T Nation

500ng/mL IGF1?


#1

I was diagnosed with low-T a year ago, and have been on TRT since then, with some symptoms improving (strength, body fat %), others not changing (fatigue, inability to recover from strenuous cardio workouts). I had a blood test last week that revealed 500ng/mL of IGF1, about 2x the max for my age group (however, 500ng/mL is just the high end of normal for a teenager). I just had an MRI, and found out I have a 8mm pituitary adenoma.

I'm wondering how high of IGF1 people who supplement HGH test out at. I've seen recommendations to keep it to 300-400, but I don't know what the negative effects of slightly more than that are. Apparently people with acromegaly routinely have IGF1 levels 5x-10x the normal range. I've got slight visual indications of acromegaly (6'4", 2XL gloves, a bit caveman looking), but I've been that way since I was a teenager and it doesn't bother me.

The thing that prompted the latest round of blood tests was that I recently took a VO2max and blood lactate threshold test. My VO2 Max surprisingly tested out above average, but my lactate threshold test was abnormal: my blood lactate level didn't go up much with increasing treadmill speed (only hit 3mmol/L, usually people can get to 8-12mmol/L), but my heart rate went up, and I was unable to keep up with the increasing speed.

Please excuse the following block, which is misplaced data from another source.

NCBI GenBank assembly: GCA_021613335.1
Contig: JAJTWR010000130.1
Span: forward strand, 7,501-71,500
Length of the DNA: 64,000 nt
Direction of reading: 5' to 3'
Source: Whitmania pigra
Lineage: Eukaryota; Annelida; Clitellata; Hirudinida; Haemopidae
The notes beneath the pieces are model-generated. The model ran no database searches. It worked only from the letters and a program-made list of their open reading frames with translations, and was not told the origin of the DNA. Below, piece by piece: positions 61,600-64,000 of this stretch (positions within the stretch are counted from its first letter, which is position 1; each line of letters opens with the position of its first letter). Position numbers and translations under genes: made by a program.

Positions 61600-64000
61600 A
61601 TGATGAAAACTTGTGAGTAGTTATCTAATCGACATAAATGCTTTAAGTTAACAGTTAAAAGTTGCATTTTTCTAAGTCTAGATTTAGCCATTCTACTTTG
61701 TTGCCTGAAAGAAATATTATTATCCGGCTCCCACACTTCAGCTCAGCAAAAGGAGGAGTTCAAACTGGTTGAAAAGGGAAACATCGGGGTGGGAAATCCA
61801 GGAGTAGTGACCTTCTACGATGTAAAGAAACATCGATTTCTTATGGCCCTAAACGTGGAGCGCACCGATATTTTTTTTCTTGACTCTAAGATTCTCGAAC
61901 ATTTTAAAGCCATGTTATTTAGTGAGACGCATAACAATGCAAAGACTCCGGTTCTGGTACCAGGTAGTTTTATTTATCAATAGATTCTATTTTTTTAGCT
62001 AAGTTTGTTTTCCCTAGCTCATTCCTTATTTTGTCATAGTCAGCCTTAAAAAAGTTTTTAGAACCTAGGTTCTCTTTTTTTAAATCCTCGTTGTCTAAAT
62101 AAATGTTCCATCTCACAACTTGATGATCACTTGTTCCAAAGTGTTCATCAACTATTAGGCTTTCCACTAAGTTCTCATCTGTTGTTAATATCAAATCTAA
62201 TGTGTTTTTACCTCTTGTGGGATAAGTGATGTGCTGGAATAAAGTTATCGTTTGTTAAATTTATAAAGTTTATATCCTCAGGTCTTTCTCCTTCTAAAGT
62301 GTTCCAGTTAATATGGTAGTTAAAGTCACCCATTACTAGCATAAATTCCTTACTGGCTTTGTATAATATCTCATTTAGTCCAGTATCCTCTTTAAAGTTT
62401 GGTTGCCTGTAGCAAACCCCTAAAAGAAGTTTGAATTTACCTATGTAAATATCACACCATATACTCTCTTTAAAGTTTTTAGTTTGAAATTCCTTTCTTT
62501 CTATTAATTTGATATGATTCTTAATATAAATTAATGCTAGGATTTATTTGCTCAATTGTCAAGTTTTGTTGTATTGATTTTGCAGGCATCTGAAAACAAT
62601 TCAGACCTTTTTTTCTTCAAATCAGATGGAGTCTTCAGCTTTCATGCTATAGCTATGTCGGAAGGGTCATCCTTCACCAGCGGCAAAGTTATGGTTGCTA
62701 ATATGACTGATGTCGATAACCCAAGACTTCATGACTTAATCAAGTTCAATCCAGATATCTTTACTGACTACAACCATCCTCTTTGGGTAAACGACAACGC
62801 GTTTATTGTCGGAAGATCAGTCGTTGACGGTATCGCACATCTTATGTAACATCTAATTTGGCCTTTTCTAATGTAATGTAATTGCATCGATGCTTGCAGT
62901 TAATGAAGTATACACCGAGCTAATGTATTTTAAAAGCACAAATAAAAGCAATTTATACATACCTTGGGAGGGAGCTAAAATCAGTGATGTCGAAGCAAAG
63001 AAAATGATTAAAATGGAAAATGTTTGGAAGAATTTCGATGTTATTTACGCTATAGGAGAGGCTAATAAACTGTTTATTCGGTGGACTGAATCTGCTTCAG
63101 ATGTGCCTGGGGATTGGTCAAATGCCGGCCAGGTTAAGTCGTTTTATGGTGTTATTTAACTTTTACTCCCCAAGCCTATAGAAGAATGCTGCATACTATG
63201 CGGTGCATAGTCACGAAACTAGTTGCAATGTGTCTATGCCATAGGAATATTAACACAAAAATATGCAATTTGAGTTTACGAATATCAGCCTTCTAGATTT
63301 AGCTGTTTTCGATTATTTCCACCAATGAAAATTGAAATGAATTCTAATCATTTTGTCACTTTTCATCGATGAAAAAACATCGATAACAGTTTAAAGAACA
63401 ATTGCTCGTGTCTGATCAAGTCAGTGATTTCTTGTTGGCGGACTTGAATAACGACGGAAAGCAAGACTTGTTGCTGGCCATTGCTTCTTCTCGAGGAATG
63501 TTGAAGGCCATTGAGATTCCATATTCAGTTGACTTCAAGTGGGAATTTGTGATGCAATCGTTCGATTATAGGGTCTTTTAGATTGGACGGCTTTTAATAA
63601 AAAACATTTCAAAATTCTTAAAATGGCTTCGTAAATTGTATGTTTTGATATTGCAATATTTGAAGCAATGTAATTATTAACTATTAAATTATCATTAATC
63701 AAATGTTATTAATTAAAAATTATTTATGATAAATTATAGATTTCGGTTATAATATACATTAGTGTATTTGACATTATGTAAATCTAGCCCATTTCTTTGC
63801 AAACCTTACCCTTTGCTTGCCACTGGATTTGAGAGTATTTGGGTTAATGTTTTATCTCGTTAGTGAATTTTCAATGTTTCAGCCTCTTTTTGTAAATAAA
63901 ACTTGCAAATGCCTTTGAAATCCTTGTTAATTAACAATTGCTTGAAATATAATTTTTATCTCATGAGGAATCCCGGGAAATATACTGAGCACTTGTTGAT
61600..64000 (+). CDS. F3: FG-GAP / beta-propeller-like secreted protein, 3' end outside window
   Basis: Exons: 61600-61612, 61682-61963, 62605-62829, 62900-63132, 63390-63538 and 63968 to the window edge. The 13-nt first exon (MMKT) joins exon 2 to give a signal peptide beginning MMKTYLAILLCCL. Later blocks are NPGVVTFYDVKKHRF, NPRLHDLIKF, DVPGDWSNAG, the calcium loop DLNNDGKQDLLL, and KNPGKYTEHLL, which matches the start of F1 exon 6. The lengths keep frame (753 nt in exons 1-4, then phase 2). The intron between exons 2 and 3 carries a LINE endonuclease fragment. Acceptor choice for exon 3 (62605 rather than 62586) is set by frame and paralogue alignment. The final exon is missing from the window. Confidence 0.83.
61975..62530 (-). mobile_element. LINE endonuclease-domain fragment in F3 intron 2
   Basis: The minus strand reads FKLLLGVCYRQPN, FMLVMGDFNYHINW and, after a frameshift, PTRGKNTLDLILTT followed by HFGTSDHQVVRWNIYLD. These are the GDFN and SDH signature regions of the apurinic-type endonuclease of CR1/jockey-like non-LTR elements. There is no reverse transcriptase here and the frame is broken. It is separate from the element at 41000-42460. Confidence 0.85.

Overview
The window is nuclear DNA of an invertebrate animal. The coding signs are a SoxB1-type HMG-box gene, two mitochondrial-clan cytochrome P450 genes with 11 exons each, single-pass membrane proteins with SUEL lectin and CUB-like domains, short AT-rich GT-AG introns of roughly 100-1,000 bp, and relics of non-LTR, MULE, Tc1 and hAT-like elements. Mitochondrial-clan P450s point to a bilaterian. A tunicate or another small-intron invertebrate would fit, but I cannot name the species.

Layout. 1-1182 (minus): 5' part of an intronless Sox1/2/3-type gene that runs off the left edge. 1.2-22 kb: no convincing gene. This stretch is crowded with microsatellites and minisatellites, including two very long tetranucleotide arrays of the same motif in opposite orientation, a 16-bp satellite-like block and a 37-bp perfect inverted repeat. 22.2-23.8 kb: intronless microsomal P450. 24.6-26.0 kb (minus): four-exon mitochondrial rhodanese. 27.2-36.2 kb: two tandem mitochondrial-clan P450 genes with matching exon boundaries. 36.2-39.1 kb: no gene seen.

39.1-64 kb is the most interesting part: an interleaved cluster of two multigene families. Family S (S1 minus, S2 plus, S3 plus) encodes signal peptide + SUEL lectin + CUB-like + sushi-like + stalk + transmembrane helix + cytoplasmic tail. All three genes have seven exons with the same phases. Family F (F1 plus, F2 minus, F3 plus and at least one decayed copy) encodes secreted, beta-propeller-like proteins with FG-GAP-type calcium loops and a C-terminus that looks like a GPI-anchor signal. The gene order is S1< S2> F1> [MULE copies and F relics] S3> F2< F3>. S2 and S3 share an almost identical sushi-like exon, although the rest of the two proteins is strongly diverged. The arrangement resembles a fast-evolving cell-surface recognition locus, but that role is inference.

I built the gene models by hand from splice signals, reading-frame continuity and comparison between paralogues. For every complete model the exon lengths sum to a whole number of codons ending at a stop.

So, I know I need to address the tumor, but I'm wondering if I can expect increased or decreased athletic performance once I have a 'normal' amount of HGH? I had a cardiac ultrasound, and my heart wasn't enlarged and didn't have thickened walls. Also my above average VO2Max test result makes me think my heart's fine, it's something related to the weird blood lactate numbers that are hurting performance, and I haven't seen any reports of HGH leading to poor performance (unless in cases of acromegaly, with 5-10x normal HGH levels, and enlarged hearts), so I'm struggling to stay positive about this pituitary thing really being the cause of my continuing symptoms. Seems with 2x normal HGH, I ought to be a super athlete, and sadly that is not the case.